The Telegraph
Since 1st March, 1999
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‘I may not return to Australia’

Brisbane: Champion Sri Lankan off-spinner Muttiah Muralidharan said here Thursday he may not return to play in Australia because of persistent crowd abuse.

The 30-year-old said he was fed up with taunts about his controversial bowling action and claimed sections of the Gabba ground crowd laughed at him when he was injured in Sri Lanka’s four-wicket loss to Australia Wednesday.

Muralidharan hurt his leg in the outfield and will not play in Friday’s vital match against England in Adelaide. It is not clear how long he will be sidelined.

The injury continued Muralidharan’s difficult career in Australia, where he was called for throwing in 1995-96 and 1998-99. The International Cricket Council has cleared his action.

Muralidharan said he could no longer field on the boundary in Australian matches because of abuse from crowds. Captain Sanath Jayasuriya moved him away from his position near the boundary rope Wednesday. “They should keep their mouths shut,” Muralidharan said.

“I thought it might have been better this time, but people still say things like ‘chucker’.

“That’s not fair to say because I have been proved not to be. The crowd should realise that and if it’s going on like that I might not be able to come and play here any more. It’s ok once or twice, but it’s been going on for seven years.”

Muralidharan said he was “not sure” whether he would return for Sri Lanka’s next Test tour to Australia, which could be as early as October, depending on scheduling.

There had been speculation whether Muralidharan would play in the current tri-nations series, but he arrived in Australia last month insisting he had never considered withdrawing. But he has changed his mind after his first three appearances in the series, with some Gabba spectators chanting “no ball” last night when Muralidharan bowled.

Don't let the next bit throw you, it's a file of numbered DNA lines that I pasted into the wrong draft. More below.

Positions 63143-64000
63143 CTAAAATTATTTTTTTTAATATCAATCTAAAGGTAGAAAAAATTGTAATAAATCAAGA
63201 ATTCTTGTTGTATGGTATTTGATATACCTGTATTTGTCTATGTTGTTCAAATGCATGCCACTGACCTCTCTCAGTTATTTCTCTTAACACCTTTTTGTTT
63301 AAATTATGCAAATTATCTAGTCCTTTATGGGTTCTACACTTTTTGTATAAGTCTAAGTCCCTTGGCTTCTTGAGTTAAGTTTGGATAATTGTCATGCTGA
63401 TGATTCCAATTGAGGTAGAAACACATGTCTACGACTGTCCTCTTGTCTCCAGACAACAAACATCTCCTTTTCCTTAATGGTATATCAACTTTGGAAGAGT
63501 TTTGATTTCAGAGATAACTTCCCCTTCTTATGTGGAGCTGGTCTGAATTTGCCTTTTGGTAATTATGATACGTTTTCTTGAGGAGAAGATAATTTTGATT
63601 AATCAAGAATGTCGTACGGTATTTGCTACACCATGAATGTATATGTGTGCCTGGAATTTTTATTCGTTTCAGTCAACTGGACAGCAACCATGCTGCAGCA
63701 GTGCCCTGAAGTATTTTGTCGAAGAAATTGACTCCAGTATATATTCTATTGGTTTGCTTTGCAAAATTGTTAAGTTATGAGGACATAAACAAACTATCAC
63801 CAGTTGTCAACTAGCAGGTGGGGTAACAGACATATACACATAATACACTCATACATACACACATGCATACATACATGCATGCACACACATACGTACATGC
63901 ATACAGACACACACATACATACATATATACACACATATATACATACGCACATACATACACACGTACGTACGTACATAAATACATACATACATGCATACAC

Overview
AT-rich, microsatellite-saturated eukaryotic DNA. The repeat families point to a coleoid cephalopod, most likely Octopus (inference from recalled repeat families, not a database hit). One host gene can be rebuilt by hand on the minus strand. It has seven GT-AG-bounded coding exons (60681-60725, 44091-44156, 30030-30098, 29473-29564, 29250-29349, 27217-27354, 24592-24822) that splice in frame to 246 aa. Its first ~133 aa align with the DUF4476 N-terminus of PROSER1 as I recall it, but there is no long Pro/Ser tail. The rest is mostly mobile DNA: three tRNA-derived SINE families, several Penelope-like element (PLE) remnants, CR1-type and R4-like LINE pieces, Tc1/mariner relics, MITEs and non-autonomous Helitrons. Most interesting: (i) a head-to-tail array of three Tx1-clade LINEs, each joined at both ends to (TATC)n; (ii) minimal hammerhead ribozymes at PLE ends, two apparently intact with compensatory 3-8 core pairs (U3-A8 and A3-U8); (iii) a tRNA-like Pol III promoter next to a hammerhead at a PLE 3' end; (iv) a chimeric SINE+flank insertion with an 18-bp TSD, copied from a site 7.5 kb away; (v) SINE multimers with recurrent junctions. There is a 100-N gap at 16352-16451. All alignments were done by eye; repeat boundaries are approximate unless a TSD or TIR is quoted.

He still claimed an excellent four for 27 from 10 overs, including the wickets of key Australians Matthew Hayden and Damien Martyn.

Australian fast bowler Brett Lee, whose action has also been questioned and cleared, was teased briefly by England’s Barmy Army during the Boxing Day Test in Melbourne. Australian batsman Justin Langer leapt to Lee’s defence, labelling the Barmy Army “a disgrace.”

Muralidharan asked why similar sentiments were not expressed about Australian crowds. “If some people are saying that to Brett Lee, it’s said to be disappointing but, if it’s me, it’s something different,” he said.

“They were laughing when I got injured last night. When some other players get injured they would never laugh.”

Many fans have been looking forward to Muralidharan returning for a Test series after Sri Lanka played their last Test in Australia in January 1996. Since then, Muralidharan has surged into third position on the list of all-time wicket- takers in Tests and one-dayers.

He has continued in form this month, recovering from a hernia operation to take combined figures of seven for 107 from 30 overs in his three appearances.

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